In fact, when I come back to the United States, I need to remind myself that I cannot be living the same life style that I do in Seoul. I need to lock my doors at night, or when I get out of my car. I need to be aware of my possessions when I am out in public so they do not suddenly disappear. I need to make sure that I do not say the wrong thing to the wrong person so they want to pull a gun out to prove that they are correct. These things do not happen in South Korea.

Now don’t get me wrong. There are still some risks involved with living there, but they mainly involve the air quality and the drivers on the road. But as far as somebody getting into a fight with you, it just does not happen. I think I only saw somebody lose their temper a couple of times while I was out there, and one of those times was while I was standing out in the cold at the ski jump during the Olympics, so he might not have even been Korean. But I think he was.

Things do not get stolen either. I have left my phone on the steps of a public building while I coached my cross country runners, and it was picked up and brought to me by some random stranger. My friend left his wallet on a public bus, and waited until the same bus came around again an hour, and it was right where he had left it. People do not steal things in this country unless it is the answers to an SAT test, but that is a subject for a different blog.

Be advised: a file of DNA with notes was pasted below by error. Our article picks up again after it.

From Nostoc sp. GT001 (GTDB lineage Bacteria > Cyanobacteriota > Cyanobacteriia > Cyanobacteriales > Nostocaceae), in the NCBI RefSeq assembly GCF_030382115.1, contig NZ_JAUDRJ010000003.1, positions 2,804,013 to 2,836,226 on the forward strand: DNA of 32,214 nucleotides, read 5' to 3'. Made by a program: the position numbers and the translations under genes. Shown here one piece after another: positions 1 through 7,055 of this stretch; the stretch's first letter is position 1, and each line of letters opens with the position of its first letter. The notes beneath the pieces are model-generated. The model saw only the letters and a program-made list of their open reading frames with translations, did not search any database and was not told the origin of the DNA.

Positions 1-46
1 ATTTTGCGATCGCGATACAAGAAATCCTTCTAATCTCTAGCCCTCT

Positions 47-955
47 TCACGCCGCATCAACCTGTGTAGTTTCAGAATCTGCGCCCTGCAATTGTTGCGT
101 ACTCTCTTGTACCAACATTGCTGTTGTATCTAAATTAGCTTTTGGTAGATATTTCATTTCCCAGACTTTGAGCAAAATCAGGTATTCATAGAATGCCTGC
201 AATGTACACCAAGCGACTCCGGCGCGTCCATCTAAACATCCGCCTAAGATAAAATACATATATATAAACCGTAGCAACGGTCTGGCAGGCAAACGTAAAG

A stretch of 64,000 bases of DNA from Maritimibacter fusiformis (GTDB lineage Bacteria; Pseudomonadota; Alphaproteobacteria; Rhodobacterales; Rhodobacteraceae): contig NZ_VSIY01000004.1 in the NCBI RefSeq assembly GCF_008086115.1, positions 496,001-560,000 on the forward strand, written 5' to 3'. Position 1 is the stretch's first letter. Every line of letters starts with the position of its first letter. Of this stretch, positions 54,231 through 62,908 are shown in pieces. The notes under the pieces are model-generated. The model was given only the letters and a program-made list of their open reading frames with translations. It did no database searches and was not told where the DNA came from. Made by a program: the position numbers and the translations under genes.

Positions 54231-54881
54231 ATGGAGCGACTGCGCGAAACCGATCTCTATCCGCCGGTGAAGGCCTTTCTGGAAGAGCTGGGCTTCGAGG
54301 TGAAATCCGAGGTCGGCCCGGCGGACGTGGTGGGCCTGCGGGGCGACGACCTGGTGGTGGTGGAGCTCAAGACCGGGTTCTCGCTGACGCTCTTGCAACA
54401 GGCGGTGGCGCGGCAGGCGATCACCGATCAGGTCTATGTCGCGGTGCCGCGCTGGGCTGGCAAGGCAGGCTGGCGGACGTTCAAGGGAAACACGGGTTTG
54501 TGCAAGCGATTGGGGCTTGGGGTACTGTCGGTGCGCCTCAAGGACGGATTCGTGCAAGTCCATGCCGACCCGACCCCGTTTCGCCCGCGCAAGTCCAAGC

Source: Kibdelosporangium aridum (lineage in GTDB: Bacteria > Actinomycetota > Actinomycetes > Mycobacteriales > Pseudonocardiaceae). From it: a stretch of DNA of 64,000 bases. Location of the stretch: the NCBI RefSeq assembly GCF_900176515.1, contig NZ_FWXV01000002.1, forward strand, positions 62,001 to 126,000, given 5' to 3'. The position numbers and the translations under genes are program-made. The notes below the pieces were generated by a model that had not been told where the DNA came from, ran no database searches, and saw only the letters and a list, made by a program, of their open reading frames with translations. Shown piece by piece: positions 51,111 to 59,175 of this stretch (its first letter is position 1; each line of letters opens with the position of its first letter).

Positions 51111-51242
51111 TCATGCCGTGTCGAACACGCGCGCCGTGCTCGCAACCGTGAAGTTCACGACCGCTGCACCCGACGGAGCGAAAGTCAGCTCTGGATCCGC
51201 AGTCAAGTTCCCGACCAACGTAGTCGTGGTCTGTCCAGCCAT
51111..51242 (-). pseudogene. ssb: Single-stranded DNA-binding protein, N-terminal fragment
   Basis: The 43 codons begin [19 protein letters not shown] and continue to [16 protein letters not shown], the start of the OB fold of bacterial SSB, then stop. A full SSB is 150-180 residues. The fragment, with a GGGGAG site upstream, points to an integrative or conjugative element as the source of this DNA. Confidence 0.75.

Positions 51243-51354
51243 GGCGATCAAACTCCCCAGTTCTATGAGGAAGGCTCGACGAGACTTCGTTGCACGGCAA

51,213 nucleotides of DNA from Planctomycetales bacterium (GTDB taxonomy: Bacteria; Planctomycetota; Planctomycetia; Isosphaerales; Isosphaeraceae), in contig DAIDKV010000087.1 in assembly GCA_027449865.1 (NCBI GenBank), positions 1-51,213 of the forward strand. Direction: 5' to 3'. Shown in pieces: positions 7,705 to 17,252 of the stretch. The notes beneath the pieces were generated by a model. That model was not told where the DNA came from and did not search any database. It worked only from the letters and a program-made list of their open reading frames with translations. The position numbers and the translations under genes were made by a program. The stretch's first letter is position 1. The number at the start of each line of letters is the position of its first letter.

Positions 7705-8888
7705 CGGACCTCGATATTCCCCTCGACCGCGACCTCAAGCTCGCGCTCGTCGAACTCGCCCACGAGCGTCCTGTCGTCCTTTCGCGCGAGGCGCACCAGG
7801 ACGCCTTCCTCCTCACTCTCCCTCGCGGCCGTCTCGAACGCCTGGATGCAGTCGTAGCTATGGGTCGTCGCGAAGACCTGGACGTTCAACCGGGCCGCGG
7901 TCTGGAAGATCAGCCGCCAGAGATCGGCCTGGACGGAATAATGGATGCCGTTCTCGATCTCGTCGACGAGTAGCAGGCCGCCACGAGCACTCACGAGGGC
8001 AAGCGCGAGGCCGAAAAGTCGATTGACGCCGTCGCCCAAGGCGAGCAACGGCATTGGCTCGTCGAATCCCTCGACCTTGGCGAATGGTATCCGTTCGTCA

They actually did a study where they put random backpacks on the subways seeing if people would take them. At first, they were surprised because all of the trackers showed that somebody had picked up the backpack and were moving with them. But then they all started moving to the same location which happened to be the subway system’s lost and found. I have not found a more honest group of people than the South Koreans that I have come across.

So what I am trying to say is that you have to take the media you watch and be critical of the message that they are trying to present to you. They know that they will gain a greater viewership if they hype up the hysteria a little bit. You can get more accurate more information if you go to the source. Now I know that a lot of people do not know somebody living in South Korea or any of the other places that are under turmoil as presented by the nightly news, but look to what other reports are coming out of the same region. How could a place that promotes huge bands such as BTS and BlackPink be under attack all the time from another country? The pop culture that is coming out of the country might tell you the truth about what is going on there. And finally if you are really curious, see how easy it is to visit. By being there you will see the reality of the situation, and please stop telling me that South Korea is a dangerous place to live in. If you have ever been there you will realize how foolish that statement actually is.